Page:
Posts Tagged: santa
Santa Clara County Superior Court Judge Aaron Persky. (Photo: Jason Doiy/The Recorder via AP)
To further explore the issue of Judge Persky’s possible recall, we conducted a poll of 776 registered voters within the county who would be passing judgement on a recall if it were to qualify for a future ballot. And, rather than a few loud voices of protest, our poll finds that two-thirds (67%) of Santa Clara County voters support a recall. Women, and especially younger women, are at the center of the storm with a more than 4-to-1 support.
A parched lake bed at Lake Oroville, about 60 miles north of Sacramento. (Photo: sddatta, via Shutterstock)
As drought-parched California withers, salt water captures attention – again. Santa Barbara, which built a desalination plan more than 20 years ago and then abruptly shut it down because of costs, is considering upgrading and restarting the project and provide the city of 91,000 with about a fourth of its drinking water. The tentative price tag is $40 million. In Sacramento, the State Water Resources Control Board is poised to adopt new regulations in May governing desalination.
A view of the 1,400-acre Camp 4 parcel in Santa Barbara County. (Photo: Bill Macfayden, Noozhawk)
More than four years after obtaining a broad swath of undeveloped land in rural Santa Barbara County, a local Indian tribe has little to show for it. Development of the property has been stalled by an ongoing and rapidly escalating conflict between tribal authorities, county supervisors and local residents, and the dispute is spilling over into the realms of state and federal agencies.
A dispensary's sign on Ventura Boulevard in the San Fernando Valley. (Photo: Laurie Avocado)
An unlikely relationship is forming between medical marijuana advocates and local peace officers. Traditionally, they have been in conflict,, but they are coming together to resolve one logistical aspect of the unregulated cannabis industry in California that deals with patient confiscation rights and evidence holding.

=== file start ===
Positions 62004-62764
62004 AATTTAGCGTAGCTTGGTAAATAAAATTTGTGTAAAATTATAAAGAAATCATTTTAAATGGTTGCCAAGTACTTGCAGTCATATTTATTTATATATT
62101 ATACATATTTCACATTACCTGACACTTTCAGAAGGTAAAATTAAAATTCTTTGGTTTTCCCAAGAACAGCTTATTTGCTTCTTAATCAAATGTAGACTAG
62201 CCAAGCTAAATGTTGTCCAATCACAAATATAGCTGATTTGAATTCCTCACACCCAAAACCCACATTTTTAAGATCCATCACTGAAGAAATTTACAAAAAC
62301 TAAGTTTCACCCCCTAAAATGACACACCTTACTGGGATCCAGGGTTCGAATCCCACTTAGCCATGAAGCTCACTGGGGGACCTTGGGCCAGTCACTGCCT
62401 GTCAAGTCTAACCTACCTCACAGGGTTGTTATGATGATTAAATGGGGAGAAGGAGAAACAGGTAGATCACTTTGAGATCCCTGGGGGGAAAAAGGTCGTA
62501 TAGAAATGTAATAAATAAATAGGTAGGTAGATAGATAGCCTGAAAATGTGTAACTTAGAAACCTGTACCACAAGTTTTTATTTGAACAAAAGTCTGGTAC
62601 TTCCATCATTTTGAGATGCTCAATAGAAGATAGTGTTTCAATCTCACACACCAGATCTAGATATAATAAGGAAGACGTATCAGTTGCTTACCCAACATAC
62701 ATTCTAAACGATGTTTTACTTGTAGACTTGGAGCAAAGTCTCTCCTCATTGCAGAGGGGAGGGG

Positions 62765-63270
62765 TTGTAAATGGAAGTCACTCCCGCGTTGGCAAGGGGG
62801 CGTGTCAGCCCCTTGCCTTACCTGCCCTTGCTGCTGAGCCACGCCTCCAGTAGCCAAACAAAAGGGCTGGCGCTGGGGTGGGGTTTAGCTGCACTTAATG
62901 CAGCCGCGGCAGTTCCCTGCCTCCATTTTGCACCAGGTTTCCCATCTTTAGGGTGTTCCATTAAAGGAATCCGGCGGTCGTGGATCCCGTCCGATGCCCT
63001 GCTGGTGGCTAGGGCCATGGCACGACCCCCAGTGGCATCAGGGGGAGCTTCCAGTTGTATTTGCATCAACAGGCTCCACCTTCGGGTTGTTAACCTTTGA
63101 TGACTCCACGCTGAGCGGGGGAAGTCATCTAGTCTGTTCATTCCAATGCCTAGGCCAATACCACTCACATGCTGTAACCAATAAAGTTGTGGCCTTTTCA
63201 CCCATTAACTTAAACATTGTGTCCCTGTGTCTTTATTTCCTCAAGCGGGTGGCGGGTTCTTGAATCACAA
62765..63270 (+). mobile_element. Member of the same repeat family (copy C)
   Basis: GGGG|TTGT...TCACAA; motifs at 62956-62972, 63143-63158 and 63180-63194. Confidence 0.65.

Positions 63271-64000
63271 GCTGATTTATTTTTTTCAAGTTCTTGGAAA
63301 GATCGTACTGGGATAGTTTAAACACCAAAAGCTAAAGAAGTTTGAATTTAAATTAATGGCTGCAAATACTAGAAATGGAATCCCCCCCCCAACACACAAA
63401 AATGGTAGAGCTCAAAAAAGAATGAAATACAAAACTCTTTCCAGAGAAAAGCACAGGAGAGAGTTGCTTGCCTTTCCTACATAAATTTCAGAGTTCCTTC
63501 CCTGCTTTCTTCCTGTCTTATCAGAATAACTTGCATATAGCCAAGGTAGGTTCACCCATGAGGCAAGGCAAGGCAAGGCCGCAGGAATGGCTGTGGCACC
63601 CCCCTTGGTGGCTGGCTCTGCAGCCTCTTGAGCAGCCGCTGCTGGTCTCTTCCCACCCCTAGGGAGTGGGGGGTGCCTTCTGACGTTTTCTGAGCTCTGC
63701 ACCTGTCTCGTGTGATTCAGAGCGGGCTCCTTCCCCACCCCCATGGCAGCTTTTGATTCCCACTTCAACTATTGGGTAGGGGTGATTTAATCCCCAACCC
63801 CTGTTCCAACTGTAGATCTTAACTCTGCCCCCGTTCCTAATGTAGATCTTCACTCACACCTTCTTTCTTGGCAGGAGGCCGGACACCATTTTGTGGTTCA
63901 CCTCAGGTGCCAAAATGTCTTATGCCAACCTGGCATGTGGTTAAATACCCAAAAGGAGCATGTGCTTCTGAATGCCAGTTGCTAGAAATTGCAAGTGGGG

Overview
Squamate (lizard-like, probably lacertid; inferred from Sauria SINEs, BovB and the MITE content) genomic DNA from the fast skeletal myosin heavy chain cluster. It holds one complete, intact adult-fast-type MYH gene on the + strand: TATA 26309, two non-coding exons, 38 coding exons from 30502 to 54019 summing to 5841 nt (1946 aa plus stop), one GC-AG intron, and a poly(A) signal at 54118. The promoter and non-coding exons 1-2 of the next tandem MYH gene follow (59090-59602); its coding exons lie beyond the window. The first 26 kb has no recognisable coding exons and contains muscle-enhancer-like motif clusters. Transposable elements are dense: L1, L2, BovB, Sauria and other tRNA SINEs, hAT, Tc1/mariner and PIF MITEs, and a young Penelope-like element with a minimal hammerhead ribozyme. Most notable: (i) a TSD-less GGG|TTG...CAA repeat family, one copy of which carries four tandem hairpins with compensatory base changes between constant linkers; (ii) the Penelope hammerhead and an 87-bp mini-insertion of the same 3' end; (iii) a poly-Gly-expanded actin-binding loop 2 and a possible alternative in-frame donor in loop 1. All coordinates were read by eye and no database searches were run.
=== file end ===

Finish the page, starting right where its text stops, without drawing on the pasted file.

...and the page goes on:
Gov. Jerry Brown at a Capitol briefing last year on his revised state budget. Photo: Rich Pedroncelli/AP
Gov. Jerry Brown delivered an impassioned defense of his ambitious plan to drill huge tunnels through the delta east of San Francisco to move more northern water south, saying California’s economic well-being depended on it.
Some thirsty, underage students in California soon may be able to sip on a nice chardonnay or a robust porter — legally. The reason is newly introduced legislation that would allow students enrolled in accredited wine- and beer-making programs to take a nip. It’s called “sip-and-spit.” (Photo: Wine barrels in a cave near Santa Rosa. George Rose/Getty Images)
This is arguably the most Republican Assembly District in the state, yet the candidates are not overly partisan in nature. They all have fiscally conservative beliefs, but understand they are running to govern in a state that is heavily dominated by Democrats and are determined to create a more family and business friendly environment.
In the last election, two Assembly candidates did something that isn’t often accomplished in legislative elections, but is more likely following redistricting: They beat an incumbent.
From two of the most liberal, Anglo, affluent, coastal districts in the state, Richard Bloom, D-Santa Monica, and Marc Levine, D-San Rafael, were able to defeat incumbents, Betsy Butler